Another race, another Force India clash that prevented the team from scoring more points. Perez and Ocon weren’t happy after the race after the Pink Panthers clashed twice in the race, acknowledging an unsavoury pattern between the teammates, which seems to be as much about respect as it is skill.
Both Force India drivers were on for points at the Belgian Grand Prix, and Max Verstappen’s unfortunate retirement opened up an opportunity to outscore Red Bull again this season, and put some unwanted pressure onto the team in third at a point in the season in which they are desperate to keep in touch with Ferrari.
— Grand Prix Diary (@GrandPrixDiary) August 27, 2017
The first collision between the drivers came on lap one, as Perez found himself in an Ocon-Hulkenberg sandwich after Turn 1 on the run up to Eau Rouge. Given how chaotic lap one can be, it would be harsh to see the first incident as anything other than a racing incident, albeit one that was a precursor for things to come. Ocon was lucky to survive the fist lap clash, how his car didn’t have any serious steering problems was a small miracle.
What they said about the lap one collision:
“The first incident at the start, I accept it, even if I think he saw me in the mirror. We are three wide [with Nico Hulkenberg], so I accept that, even if he squeezes me into the wall and that’s very dangerous and not professional.”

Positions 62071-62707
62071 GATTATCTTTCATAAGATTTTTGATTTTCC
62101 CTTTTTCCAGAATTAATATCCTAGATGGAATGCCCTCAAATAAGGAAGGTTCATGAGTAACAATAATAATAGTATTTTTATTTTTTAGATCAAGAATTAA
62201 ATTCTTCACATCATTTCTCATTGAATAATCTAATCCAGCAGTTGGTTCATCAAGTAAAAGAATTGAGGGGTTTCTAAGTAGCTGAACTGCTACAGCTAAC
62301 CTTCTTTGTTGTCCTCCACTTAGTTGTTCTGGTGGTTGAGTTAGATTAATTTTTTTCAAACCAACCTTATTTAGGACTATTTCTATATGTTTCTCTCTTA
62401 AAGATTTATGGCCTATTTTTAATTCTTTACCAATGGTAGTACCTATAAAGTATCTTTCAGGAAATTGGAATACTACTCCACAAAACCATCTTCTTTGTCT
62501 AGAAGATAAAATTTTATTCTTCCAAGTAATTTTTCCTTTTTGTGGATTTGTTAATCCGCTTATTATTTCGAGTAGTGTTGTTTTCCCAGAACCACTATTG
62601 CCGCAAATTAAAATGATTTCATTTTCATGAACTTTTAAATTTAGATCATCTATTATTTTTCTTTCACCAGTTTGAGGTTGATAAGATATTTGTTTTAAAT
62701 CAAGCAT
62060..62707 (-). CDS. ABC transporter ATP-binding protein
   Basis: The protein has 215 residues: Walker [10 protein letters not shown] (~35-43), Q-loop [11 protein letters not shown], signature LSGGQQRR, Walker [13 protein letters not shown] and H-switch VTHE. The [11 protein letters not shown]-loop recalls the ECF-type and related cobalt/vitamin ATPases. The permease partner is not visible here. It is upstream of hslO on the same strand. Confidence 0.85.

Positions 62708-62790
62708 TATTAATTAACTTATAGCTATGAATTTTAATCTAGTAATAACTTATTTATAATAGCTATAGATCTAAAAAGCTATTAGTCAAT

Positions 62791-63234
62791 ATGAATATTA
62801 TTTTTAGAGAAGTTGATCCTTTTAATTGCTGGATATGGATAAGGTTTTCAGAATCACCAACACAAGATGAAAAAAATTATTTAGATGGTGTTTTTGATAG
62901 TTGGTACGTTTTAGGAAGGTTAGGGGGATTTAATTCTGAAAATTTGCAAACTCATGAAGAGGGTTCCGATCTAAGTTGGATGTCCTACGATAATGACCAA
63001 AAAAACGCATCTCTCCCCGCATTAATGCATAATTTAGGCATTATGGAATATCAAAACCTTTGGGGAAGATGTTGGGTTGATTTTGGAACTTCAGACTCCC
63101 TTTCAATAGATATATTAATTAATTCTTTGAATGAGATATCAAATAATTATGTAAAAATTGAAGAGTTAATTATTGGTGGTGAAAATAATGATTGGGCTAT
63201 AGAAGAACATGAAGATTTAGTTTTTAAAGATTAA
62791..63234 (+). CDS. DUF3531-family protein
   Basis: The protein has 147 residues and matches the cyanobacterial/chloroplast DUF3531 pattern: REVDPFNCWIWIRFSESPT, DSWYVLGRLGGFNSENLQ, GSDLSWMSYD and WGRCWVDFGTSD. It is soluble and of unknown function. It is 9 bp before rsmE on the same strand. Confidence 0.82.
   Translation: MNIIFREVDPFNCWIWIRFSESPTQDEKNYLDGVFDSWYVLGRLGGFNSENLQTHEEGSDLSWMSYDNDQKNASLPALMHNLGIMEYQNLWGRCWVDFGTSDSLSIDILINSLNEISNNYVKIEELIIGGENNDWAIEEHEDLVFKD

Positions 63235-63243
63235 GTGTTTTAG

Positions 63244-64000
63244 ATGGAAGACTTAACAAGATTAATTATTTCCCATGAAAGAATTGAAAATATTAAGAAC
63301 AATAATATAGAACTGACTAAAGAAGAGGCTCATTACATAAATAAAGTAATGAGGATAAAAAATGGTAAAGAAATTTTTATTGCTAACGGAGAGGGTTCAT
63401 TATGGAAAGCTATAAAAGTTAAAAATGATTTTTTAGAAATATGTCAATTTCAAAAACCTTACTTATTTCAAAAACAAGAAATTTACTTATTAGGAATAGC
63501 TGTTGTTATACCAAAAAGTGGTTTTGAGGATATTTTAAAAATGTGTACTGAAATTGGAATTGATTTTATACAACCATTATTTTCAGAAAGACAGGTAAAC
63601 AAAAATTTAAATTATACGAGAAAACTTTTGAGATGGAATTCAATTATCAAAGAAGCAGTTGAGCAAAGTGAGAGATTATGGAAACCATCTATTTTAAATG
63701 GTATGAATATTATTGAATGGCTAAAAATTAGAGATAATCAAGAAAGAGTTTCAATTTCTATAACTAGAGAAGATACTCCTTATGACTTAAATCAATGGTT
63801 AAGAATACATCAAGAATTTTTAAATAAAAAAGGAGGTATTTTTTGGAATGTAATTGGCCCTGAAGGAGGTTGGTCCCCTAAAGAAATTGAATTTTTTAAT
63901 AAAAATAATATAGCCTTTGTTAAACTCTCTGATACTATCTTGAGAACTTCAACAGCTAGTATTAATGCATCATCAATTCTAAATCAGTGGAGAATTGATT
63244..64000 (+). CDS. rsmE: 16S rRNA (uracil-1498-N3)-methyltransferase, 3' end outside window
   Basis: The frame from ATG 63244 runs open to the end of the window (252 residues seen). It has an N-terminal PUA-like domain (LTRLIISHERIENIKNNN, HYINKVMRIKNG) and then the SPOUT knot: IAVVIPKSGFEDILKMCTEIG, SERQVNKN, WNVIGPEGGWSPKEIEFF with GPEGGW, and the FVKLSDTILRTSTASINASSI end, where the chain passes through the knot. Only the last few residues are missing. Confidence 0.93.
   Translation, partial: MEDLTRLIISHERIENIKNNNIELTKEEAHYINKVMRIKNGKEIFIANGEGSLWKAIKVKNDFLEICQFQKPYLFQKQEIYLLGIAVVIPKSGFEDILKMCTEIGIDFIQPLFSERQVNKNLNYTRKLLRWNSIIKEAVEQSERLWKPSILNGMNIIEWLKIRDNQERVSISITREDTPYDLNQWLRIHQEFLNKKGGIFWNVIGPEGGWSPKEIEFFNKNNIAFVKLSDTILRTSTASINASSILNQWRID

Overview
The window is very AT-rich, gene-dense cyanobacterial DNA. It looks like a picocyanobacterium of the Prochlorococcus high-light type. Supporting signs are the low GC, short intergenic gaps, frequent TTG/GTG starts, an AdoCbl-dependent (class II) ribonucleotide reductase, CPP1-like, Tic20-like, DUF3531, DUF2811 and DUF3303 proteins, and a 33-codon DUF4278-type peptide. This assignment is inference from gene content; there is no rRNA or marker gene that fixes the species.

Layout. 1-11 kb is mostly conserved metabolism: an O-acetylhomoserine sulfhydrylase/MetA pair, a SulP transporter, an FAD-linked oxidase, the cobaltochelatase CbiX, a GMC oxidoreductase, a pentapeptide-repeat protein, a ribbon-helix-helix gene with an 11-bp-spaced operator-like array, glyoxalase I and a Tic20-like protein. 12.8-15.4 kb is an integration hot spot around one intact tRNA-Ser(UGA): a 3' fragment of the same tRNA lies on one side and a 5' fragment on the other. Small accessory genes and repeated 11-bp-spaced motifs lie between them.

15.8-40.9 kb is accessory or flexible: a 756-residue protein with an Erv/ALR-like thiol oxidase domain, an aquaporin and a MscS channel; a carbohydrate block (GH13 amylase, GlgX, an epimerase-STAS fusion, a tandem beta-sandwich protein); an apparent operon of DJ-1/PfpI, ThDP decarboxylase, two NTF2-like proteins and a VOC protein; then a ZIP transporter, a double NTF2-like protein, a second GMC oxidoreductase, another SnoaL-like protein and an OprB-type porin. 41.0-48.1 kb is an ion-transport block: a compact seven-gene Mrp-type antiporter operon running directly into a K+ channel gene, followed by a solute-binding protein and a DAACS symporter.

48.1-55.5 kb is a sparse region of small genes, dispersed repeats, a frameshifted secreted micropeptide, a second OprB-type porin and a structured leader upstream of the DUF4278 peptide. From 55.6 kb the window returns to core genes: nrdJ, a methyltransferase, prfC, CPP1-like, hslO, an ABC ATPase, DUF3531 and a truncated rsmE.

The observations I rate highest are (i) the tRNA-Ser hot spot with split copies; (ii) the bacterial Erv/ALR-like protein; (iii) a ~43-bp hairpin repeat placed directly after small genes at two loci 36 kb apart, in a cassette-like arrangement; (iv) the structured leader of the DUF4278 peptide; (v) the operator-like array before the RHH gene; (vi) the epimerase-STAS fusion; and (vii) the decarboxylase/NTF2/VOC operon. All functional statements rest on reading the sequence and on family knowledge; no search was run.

— 🏁 Dan Rigsby 🏁 (@Dan_Rigsby) August 27, 2017
“The first one was 100 percent my fault. I just have to accept that one and put my hand up. It was quite messy but it was all down to not having the right energy [setting] because when I looked in my mirrors after the corner everybody was really far behind, but then I moved to the right and Esteban was there. I totally didn’t see him at all if I’m honest.”
The second collision seemed a bit more calculated, and a small gesture from either driver could have prevented it, albeit for very different reasons. On lap 28, both drivers were on for points finishes and it looked like they could outscore Red Bull as Ricciardo was only running around in 4th at this point. As Ocon took to the inside to overtake Perez on the run to Eau Rouge, the Mexican clearly shut the door aggressively and damaged both cars, with Ocon without a front-wing and Perez limping with a rear-right puncture. They were lucky that the collision didn’t occur somewhere on the circuit in which it would have been easy to clear debris, because the resulting safety car was the only reason Force India would go on to score some points.
📻: "Box box, Checo, we're going to retire the car"
— Channel 4 F1® (@C4F1) August 27, 2017
Perez showed a lack of respect to his teammate in the incident. It wasn’t a legitimate defensive move, and certainly wasn’t racing. The squeeze was dangerous, and has finally convinced Force India to snatch away their drivers privileges of being allowed to race one another.
From Ocon’s perspective, the move, whilst ambitious, showed a bit of inexperience. Equipped with the knowledge that Perez hasn’t been the most accommodating teammate on track, the attempt to overtake would have been easier to execute if he’d lined the Mexican up through Eau Rouge and then passed him on the straight with DRS. At the same time, why shouldn’t he go for a gap that is there if he believes he has the momentum to do so on that part of the track?
What they said about the lap twenty-eight collision: